Except where specifically prohibited by the hearing examiner, the community development department, concurrently with action on the final site plan, may waive or modify landscaping requirements abutting residentially designated property where abutting residential uses will not be adversely affected, and where existing physical improvements, physiographic features or imminent changes in abutting land uses will render full compliance with said requirements ineffective. If said requirements are waived, or width of the buffer reduced, the community development department shall establish the minimum side and rear yard building setbacks from residentially designated property. (Ord. 2852 § 10 (Exh. A), 2011).

22C.120.110 Descriptions of screens and landscaping types.

The following five basic types of landscaping are hereby established and are used as the basis for requirements set forth in Table 1 in MMC 22C.120.120.

(1) L1 – Opaque Screen. A screen that is opaque from the ground to a height of at least six feet, with intermittent visual obstructions from the opaque portion to a height of at least 20 feet. An opaque screen is intended to exclude all visual contact between uses and to create a strong impression of spatial separation. The opaque screen may be composed of a wall, fence, landscaped earth berm, planted vegetation, or existing vegetation. Compliance of planted vegetative screens or natural vegetation will be judged on the basis on the average mature height and density of foliage of the subject species, or field observation of existing vegetation. The opaque portion of the screen must be opaque in all seasons of the year. At maturity, the portion of intermittent visual obstructions should not contain any completely unobstructed openings more than 10 feet wide. The portion of intermittent visual obstructions may contain deciduous plants. Suggested planting patterns that will achieve this standard are included in administrative guidelines prepared by the community development department.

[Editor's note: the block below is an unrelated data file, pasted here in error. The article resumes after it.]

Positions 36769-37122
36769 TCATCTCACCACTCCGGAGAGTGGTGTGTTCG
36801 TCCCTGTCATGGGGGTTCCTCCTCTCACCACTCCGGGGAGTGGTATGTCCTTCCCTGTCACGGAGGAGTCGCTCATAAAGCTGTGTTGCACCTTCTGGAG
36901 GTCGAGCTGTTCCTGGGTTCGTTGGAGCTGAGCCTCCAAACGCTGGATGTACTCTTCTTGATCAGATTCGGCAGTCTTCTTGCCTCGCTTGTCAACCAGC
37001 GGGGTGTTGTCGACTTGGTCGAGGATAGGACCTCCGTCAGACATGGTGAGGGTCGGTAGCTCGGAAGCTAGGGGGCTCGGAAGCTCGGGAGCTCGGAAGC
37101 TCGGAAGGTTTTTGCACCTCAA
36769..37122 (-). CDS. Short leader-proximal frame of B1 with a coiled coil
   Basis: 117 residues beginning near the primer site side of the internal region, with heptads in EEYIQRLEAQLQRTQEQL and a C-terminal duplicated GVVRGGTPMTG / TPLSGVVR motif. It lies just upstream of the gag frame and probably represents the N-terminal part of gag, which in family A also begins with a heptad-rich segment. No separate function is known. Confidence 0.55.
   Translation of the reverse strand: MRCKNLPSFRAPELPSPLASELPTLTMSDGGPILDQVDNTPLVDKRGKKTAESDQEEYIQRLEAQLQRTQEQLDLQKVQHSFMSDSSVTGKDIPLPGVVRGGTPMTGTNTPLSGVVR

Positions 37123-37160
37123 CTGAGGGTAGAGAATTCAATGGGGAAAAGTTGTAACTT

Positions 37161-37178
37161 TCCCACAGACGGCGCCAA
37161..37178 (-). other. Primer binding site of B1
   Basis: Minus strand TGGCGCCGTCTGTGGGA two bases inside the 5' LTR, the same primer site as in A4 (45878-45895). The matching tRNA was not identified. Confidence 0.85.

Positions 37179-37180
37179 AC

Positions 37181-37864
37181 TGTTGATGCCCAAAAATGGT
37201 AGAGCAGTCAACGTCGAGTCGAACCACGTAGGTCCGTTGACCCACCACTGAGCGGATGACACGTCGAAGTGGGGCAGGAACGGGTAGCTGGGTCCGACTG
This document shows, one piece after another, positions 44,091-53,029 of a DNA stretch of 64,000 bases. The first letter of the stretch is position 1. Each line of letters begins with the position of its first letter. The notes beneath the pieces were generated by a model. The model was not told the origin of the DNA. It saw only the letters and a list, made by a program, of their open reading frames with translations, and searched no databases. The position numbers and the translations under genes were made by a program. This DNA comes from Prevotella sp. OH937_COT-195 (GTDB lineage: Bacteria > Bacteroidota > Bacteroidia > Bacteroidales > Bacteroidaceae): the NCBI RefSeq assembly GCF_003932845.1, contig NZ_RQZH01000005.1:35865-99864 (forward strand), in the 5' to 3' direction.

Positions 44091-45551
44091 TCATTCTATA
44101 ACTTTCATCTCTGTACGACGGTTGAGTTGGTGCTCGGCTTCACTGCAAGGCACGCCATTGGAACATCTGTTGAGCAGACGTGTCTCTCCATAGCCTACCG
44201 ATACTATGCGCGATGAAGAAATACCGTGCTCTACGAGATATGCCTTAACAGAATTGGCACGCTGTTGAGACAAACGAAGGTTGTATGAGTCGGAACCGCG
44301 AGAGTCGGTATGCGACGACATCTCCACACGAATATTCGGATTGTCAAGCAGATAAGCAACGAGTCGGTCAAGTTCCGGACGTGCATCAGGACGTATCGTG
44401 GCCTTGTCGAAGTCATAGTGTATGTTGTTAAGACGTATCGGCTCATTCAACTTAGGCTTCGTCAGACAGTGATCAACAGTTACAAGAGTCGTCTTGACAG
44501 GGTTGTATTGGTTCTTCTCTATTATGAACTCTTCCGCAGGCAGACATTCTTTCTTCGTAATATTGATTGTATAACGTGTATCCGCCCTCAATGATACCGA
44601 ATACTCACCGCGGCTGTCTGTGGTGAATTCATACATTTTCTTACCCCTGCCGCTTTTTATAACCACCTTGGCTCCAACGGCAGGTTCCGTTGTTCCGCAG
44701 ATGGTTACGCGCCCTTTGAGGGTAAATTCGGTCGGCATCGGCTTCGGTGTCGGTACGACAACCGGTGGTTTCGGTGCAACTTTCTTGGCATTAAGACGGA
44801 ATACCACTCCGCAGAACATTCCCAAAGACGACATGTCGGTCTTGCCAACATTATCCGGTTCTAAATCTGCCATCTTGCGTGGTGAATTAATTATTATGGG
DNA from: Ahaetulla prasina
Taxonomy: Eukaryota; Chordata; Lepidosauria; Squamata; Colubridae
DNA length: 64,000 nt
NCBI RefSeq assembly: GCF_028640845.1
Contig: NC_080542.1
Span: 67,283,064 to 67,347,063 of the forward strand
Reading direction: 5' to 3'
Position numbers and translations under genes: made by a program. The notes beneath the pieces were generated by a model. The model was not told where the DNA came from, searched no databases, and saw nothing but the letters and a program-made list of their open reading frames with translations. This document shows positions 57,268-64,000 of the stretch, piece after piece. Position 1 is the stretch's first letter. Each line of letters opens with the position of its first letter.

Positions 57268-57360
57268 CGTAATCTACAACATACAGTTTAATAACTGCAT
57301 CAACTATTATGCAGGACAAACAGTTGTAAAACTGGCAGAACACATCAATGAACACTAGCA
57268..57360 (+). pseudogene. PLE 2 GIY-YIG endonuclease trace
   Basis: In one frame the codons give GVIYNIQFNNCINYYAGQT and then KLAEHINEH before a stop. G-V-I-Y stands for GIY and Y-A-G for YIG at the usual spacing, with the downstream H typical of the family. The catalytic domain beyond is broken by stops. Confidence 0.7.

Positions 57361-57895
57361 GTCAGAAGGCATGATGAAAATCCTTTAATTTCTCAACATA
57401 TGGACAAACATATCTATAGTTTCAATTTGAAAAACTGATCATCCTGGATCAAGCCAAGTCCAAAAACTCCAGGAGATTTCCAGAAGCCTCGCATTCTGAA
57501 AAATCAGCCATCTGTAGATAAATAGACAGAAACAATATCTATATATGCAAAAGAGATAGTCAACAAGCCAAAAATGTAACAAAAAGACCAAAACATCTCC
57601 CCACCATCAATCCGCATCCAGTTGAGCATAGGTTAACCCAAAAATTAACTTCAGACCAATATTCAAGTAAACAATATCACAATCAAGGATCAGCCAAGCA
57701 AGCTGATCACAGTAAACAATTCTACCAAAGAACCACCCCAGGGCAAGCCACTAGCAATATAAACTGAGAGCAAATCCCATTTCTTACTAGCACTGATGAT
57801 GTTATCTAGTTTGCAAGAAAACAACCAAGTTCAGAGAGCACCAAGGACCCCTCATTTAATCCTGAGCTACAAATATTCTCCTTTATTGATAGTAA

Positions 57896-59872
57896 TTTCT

(2) L2 – Semi-Opaque Screen. A screen that is opaque from the ground to a height of three feet, with intermittent visual obstruction from above the opaque portion to a height of at least 20 feet. The semi-opaque screen is intended to partially block visual contact between uses and to create a strong impression of the separation of spaces. The semi-opaque screen may be composed of a wall, fence, landscaped earth berm, planted vegetation, or existing vegetation. Compliance of planted vegetative screens or natural vegetation will be judged on the basis of the average mature height and density of foliage of the subject species, or field observation of existing vegetation. At maturity, the portion of intermittent visual obstructions should not contain any completely unobstructed openings more than 10 feet wide. The zone of intermittent visual obstruction may contain deciduous plants. Suggested planting patterns which will achieve this standard are included in administrative guidelines prepared by the community development department.

(3) L3 – Broken Screen. A screen composed of intermittent visual obstructions from the ground to a height of at least 20 feet. The broken screen is intended to create the impression of a separation of spaces without necessarily eliminating visual contact between the spaces. It may be composed of a wall, fence, landscaped earth berm, planted vegetation, or existing vegetation. Compliance of planted vegetative screens or natural vegetation will be judged on the basis of the average mature height and density of foliage of the subject species, or field observation of existing vegetation. The screen may contain deciduous plants. Suggested planting patterns which will achieve this standard are included in administrative guidelines prepared by the community development department.